First Lady of the United States, Michelle Obama, as well as thousands of others, have tweeted their support for Jason Collins, the professional basketball player who became the first openly gay athlete in any major US team sport.

Collins, who came out earlier today, has received congratulations and support from New York Mayoral hopeful Christine Quinn, NBA star Kobe Bryant, actor Neil Patrick Harris, singers Ricky Martin and Lance Bass, the Boston Red Sox baseball team, former England rugby star Ben Cohen, the NFL’s Chris Kluwe and Brendon Ayanbadejo, NBA Commissioner David Stern, and countless others.

In a simple message of support for Collins, Michelle Obama tweeted from the First Lady of the United States (FLOTUS) Twitter account, commending him for coming out, and saying saying: “We’ve got your back”.

Jason Collins today spoke about his sexuality, confirming he is gay in an article to Sports Illustrated magazine. He said: “I’m a 34-year-old NBA center. I’m black. And I’m gay.

As well as the support of the Obamas, Collins was also commended by other figures in the political, and sporting world.

Openly gay New York City Mayoral hopeful Christine Quinn, said: “What Jason did today isn’t just going to help other athletes, it’s literally going to save lives. Because it’s going to send a message to a boy like that that it’s OK, that the greatest athletes – who are children’s heroes more than athletes – are also LGBT, and it might create a moment in that discussion about the layup or that discussion about the home run or the punter’s kick to talk about how that child is feeling.”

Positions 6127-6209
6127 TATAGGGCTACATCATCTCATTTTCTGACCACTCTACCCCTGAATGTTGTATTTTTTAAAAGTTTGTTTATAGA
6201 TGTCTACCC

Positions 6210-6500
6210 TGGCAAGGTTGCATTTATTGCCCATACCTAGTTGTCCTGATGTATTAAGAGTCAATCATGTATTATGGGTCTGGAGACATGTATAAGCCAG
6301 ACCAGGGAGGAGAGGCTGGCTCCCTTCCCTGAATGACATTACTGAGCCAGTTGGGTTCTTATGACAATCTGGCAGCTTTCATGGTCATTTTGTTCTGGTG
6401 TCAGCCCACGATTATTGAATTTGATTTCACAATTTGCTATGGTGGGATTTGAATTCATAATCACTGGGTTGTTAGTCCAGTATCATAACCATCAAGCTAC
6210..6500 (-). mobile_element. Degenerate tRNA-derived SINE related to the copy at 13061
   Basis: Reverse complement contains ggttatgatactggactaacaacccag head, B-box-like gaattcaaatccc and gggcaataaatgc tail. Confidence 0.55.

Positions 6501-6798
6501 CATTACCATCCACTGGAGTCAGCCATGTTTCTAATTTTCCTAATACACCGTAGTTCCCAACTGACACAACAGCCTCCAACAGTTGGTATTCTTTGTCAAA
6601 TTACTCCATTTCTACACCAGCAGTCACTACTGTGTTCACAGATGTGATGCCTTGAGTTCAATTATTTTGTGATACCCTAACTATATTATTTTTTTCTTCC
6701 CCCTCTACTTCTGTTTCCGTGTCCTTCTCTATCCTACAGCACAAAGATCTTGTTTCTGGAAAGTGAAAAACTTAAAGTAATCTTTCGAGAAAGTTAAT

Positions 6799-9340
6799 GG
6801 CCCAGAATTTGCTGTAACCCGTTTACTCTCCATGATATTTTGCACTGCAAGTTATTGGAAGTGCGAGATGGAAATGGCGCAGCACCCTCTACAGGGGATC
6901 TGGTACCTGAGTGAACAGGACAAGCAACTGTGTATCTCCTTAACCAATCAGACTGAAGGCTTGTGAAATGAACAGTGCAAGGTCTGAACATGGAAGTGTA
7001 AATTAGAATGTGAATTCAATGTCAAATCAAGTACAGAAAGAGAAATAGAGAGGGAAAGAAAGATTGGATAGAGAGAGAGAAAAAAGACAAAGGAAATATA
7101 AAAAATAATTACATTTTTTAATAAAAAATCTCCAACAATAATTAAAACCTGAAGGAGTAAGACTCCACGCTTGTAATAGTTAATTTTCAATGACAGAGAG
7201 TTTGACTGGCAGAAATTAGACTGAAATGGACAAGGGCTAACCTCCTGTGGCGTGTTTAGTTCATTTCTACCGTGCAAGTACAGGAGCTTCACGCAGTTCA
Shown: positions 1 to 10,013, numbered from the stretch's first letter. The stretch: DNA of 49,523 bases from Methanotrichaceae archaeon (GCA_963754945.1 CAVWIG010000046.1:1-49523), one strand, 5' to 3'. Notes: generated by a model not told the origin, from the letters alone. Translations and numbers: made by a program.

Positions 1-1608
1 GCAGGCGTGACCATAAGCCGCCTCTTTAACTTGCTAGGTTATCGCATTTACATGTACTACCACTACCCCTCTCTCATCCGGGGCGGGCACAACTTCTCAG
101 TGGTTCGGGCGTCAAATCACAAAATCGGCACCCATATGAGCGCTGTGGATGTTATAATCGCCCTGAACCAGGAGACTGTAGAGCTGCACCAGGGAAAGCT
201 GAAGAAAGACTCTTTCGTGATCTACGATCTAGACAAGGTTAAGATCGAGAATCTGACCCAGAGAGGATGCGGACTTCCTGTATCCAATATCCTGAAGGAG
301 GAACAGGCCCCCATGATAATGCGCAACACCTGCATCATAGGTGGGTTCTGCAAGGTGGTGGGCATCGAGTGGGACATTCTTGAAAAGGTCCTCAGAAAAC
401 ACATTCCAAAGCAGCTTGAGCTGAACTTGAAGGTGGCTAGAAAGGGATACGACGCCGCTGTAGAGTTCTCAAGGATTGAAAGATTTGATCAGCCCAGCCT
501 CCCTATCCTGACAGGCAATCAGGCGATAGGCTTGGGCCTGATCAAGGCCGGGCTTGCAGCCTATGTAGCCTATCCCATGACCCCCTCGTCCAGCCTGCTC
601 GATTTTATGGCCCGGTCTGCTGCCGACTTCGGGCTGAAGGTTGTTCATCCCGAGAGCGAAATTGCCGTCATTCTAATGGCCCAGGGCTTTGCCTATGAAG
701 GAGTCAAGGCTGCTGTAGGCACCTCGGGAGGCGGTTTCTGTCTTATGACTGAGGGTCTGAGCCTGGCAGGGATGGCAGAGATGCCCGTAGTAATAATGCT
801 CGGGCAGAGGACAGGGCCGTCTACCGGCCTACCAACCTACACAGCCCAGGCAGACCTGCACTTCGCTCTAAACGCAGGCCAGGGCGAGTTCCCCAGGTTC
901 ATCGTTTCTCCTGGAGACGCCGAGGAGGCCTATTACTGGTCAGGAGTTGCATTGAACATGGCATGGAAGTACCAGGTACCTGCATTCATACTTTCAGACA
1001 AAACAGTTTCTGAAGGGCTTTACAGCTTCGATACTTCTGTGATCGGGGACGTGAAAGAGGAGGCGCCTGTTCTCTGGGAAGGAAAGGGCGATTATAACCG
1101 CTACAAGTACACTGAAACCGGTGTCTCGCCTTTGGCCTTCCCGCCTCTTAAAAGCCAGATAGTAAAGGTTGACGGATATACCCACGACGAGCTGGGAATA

Kobe Bryant, a fellow NBA player, who recently made the headlines for chastising a fan for using an anti-gay slur on Twitter, also offered his support with some wise words.

Mentioning Collins’ height, openly gay actor Neil Patrick Harris, who earlier this year faced accusations of pushing a “gay agenda” for his Super Bowl advert, also offered congratulations.

The Boston Red Sox baseball team offered Collins the chance the honour of throwing the first pitch at Fenway Park, and congratulated the step taken by Collins.

Ben Cohen, founder of StandUp Foundation which aims to tackle homophobia and transphobia in sport, and former England Rugby captain congratulated Collins, and noted the “role model” status of Collins, and the significance of him coming out.

NFL stars Chris Kluwe, of the Minnesota Vikings and Super Bowl Champion Brendon Ayanbadejo, formerly of the Baltimore Ravens, who together filed an amicus brief to the Supreme Court urging it to strike down federal bans on equal marriage, both were quick to tweet their support.

David Stern, the Commissioner of the NBA, also commended Collins, saying: “As Adam Silver and I said to Jason, we have known the Collins family since Jason and Jarron joined the NBA in 2001 and they have been exemplary members of the NBA family. Jason has been a widely respected player and teammate throughout his career and we are proud he has assumed the leadership mantle on this very important issue. #NBAFamily”

Collins, who is professionally a free agent, having played 11 seasons in the NBA with six teams, said he had tried to suppress his feelings through relationships with women.

As the world congratulated, and deliberated over Collins’ decision to come out, he expressed gratitude for the support, and said he felt inspired.

Earlier today, former US president Bill Clinton, and his daughter Chelsea, both praised Jason Collins for going public about his sexuality within minutes of the news breaking.